Table Stakes: Best of 2015

We whittle down the year’s best openings to our 7 favorites

By The Editors

The 7 Best Meals We Had in 2015
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22 December 2015

Because every Angeleno loves to eat, even if he has to valet, we bring you Table Stakes: a series that answers man’s eternally recurring question (“Uh, what’s new?”), and recurs once every lunar cycle or so. Bon appétit.

Fifty five.

That’s the number of restaurants we hit this year for Table Stakes.

Conclusions: good year for craft cocktails, seafood and eating outside. Bad year for our waistbands.

From tamales stuffed with lamb neck to crossfire-broiled burgers to a hickory-grilled short rib of Flintstonian proportions, here are the best highlights from a year’s worth of Table Stakes.

Dine on and drink well, fellas.

Chef Ray Garcia may prep his corn tortillas in the traditional fashion at Broken Spanish, but beyond that, tradition gets a serious kick in the pants: as in, he serves them alongside a spreadable, salted fat or savory refried lentils with Oaxacan cheese. The ambience inside is as convivial as it gets, with windows and seats that open to the street. As for what to try? You can’t go wrong with the rabanada, aka foie gras spread on an eggy pan dolce that expertly treads the line between sweet and savory. The lamb neck tamale is rich and soft and something your correspondent has actually dreamt about. This spot goes at the top for good reason.

1050 S. Flower St., (213) 749-1460, (map)

The first time we went to Cassia, we thought, “Okay, cool, but... ” Upon a few return visits, though, we can’t recommend Chef Bryant Ng’s uber-modern take on Asian fusion highly enough. Don’t miss: the charcuterie fried rice and egg custard with sea urchin roe. And as an added bonus, it’s right next door to Esters, a wine bar ideal for pre- or post-prandial drinks.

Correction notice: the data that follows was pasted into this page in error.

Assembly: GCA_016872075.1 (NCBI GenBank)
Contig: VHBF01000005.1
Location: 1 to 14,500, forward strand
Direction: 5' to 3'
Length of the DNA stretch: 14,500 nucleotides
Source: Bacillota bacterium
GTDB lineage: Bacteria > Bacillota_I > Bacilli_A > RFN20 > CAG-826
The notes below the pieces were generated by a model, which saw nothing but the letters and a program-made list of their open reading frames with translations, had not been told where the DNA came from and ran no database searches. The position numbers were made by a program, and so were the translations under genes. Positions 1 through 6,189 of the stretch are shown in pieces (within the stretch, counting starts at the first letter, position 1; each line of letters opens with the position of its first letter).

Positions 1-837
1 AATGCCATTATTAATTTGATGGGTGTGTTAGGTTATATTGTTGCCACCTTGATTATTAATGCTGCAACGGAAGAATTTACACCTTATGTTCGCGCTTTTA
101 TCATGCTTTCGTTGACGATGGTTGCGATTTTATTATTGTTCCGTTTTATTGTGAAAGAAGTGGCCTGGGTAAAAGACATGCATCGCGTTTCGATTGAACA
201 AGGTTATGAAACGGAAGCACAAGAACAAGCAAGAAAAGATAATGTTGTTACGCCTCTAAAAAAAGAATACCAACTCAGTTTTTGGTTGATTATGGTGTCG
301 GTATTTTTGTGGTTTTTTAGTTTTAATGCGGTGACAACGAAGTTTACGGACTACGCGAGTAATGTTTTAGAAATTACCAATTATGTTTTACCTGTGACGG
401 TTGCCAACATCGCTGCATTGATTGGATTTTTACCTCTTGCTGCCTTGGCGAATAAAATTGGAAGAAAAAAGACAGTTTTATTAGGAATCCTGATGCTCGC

1314 7th Street, (310) 393-6699, (map)

The first thing you’ll notice at Odys & Penelope is the smell: the place reeks (in the best possible way) of the hickory wood that Chef Quinn Hatfield imports from out-of-state so that his grilled meats have the same kick-ass flavor as those in his native North Carolina. The massive bone-in short-rib is a must-taste. And the sides — creamy cauliflower principle among them — always amaze. Make sure you leave room for Chef Karen Hatfield’s desserts, too.

127 La Brea Avenue, (323) 939-1033, (map)

What we love most about Chef Andrew Kirschner’s Santa Monica Yacht Club is how he pairs Pacific influences (from California to Thailand) with the Italian stylings associated with New York's take on surf for a style that is distinctly Californian. Required eating: the striped bass ceviche, served Kilawin-style with red chilies and curry in a chilled coconut. Pro tip: carve some of the chalky white coconut meat onto your spoon alongside a hunk of tender, fresh-caught bass to make your eyes roll back in your head. The Mai Tais pair nicely with everything.

620 Santa Monica Blvd., (310) 587-3330, (map)

Head through the kitchen of Chef Eric Greenspan’s Grilled Cheese and you’re in Maré, a quaint, Spanish-style outdoor restaurant that closes when if it rains. Lots to share here. Plan on making a mess of your table with a couple pots of shellfish and broth and the crispy but tender branzino. Then plan enter the Melrose Umbrella Club via the backdoor. Also, don’t plan on driving. Heavy pours lie ahead.

7461 Melrose Ave, (323) 592-3226, (map)

Christine Page (Short Order) bought the naming rights, crossfire broiler and patty maker from classic Koreatown cafeteria Cassell’s Hamburgers and relocated it to the Normandie Hotel. The burgers are ground in-house from prime beef and sandwiched between Parker House buns. Soft. Rich. Understated. We love the greasy patty melt, too. And that banana chocolate pie on display in the pie case? Otherworldly.  

3600 West 6th St., (213) 387-5502, (map)

Breakfast. Lunch. Dinner. Brunch. Late night. An afternoon of drinking and eating with intermittent beach strolls. You can knock out all the above at Viviane, the Continental French spot in the newly renovated Avalon Hotel. Chef Michael Hung is confiting duck, rolling a mean ricotta ravioli and doing a Kabocha squash and tofu ragu that’ll make a vegetarian of the most red-blooded of eaters, if only for a day. And pineman Ryan Wainwright’s cocktails? Strong but delicious. Trend alert: your patio for summer 2016.

9400 West Olympic Blvd, (310) 407-7791, (map)

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